WE all get that niggling feeling when our loved ones go out for a night on the tiles, hoping that they stay safe and are looked after.
One Bedford couple's worst fears were realised in 2007 after their son died while on a night out in the town.
But out of that darkness came an initiative that helps to keep people safe and well while they let loose and perhaps drink a little bit too much.
To see exactly how the Bedford Street Angels work, I decided to head out for a shift with them on a Saturday night.
The organisation was formed seven years ago by Fran and Fred Gill, the heart-broken parents who lost their son, Joseph, aged just 17.
Fred said: "When it happened we began to look for something we could do to help others who could find themselves in this situation, and it was through this that the Street Angels came about."
The Angels you see out on the street hail from eight churches across Bedford, are background checked, trained in first aid and carry a handy backpack full of the essentials you may find yourself without during a night on the town.
Tony Cimino, 47, who has been with the SA for four years explained to me: "We ensure that we go out in mixed groups of two or three, and offer the support that people need.
"Sometimes it is water, help to get to a taxi, flip flops after they give up on their heels, but others it is just a listening ear."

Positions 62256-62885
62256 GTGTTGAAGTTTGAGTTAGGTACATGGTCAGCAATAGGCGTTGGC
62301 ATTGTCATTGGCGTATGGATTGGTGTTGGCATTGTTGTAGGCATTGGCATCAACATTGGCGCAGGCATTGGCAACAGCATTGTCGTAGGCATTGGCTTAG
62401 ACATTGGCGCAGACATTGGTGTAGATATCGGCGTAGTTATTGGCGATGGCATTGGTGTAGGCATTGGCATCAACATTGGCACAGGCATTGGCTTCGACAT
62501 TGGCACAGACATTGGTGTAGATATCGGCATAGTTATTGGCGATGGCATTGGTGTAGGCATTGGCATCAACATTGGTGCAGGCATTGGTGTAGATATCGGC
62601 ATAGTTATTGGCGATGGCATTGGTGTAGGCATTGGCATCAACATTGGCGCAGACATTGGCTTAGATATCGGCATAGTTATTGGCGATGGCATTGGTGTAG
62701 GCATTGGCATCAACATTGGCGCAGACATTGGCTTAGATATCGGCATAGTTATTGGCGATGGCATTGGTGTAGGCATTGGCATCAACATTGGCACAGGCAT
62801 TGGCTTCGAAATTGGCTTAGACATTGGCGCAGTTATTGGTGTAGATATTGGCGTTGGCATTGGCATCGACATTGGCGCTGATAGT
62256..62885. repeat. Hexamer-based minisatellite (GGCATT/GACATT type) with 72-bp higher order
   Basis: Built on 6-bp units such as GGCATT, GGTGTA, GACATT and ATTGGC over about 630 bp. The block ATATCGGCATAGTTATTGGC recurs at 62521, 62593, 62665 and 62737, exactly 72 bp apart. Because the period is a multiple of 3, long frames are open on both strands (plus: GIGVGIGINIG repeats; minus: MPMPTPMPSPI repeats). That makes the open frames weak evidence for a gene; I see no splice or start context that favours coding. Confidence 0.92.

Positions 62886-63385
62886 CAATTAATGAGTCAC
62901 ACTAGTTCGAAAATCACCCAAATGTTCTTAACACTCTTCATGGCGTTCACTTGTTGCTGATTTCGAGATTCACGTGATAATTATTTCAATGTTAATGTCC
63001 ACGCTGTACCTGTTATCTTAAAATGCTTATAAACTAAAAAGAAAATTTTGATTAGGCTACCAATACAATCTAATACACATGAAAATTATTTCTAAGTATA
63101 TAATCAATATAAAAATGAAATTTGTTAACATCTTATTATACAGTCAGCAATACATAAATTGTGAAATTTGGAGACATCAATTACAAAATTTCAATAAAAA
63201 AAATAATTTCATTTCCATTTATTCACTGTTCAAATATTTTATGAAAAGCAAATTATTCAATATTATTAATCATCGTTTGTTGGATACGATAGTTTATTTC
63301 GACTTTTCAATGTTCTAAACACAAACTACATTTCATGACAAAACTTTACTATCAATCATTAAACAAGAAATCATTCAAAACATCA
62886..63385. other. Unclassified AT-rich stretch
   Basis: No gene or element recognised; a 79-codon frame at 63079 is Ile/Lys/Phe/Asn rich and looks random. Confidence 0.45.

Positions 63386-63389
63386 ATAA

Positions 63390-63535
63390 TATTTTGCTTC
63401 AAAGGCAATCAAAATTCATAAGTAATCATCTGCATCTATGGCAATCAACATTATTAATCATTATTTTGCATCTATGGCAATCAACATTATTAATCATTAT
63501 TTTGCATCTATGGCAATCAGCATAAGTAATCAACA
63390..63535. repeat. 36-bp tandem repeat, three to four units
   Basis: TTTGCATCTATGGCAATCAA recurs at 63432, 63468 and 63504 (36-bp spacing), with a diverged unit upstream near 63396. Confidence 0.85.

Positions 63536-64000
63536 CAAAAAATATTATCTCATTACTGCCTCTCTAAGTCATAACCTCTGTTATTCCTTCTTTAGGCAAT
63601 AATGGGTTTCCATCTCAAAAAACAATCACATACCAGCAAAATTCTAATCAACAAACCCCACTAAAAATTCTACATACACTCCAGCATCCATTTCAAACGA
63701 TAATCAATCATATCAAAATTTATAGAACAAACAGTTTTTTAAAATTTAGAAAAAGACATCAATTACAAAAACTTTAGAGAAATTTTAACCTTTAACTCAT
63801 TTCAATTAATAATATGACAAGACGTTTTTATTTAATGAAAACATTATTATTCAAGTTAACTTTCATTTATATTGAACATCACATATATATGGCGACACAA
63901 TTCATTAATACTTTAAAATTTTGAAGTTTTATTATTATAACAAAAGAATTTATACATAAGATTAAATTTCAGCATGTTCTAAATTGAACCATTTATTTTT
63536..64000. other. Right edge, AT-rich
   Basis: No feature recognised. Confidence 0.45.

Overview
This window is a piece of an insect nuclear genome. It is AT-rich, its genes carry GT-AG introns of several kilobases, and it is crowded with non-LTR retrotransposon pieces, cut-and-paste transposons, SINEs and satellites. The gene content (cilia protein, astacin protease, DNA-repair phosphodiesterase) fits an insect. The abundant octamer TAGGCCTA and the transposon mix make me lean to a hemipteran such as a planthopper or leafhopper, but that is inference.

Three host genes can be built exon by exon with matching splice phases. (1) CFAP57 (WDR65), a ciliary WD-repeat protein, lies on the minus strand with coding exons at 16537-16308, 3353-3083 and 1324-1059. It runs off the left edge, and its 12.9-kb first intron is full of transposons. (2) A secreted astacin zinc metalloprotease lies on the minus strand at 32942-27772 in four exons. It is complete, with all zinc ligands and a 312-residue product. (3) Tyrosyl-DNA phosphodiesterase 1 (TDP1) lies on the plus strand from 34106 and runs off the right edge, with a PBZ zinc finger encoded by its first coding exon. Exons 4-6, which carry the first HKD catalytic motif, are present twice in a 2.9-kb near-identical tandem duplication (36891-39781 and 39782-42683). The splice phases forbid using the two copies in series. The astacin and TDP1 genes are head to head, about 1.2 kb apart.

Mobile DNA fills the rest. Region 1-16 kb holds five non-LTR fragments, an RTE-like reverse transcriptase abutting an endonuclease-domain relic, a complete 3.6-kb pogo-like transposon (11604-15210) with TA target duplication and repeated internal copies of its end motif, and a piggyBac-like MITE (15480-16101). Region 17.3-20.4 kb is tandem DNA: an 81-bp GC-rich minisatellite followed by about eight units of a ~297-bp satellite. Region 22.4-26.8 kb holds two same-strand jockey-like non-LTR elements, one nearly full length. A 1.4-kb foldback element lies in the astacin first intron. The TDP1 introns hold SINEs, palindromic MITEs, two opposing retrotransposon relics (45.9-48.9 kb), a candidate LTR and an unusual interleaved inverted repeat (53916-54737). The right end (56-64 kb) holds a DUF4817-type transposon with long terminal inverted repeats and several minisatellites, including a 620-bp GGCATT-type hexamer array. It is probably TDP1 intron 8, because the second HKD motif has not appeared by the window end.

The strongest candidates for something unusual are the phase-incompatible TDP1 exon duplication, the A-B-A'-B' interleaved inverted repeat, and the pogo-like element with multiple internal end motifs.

But this is only half of what this red coat clad army do, as they also have dedicated volunteers who pray for the safety of the town while the active angels are out in force.
They attract people of all ages, from 20-year-old Tom Boulton, who was inspired to join with a friend, to Daphne Cherry, who has been with the group since the beginning.
Tom said: "Quite often I see a lot of people I went to school with while out, which is always interesting, but we always get a great reaction from the people in the town and people are grateful that we are here."
Carolynn, 63, who has been with the group for four years added: "it is not just a great response from the public, but also the police and everyone else who works out on the street on a Saturday night.
"We are all working towards the same goal, to keep people safe and we have a great relationship with all of them."
That was apparent from my time out with them as we helped police by giving them antiseptic wipes for a girl who had got glass in her knee; heard numerous cries of 'have you got any flip flops' from limping young ladies; and even gave warm drinks and pizza to the homeless community in Bedford.
Though one young man asked if we were orienteering (due to the red coats and large backbacks) the majority of the town recognised the group as people who are safe to approach for help.
So if you find yourself in a spot of bother on a Saturday night or a friend is in need, look out for red coats, hefty backpacks and big smiles.
Visit bedfordstreetangels.org.uk for more
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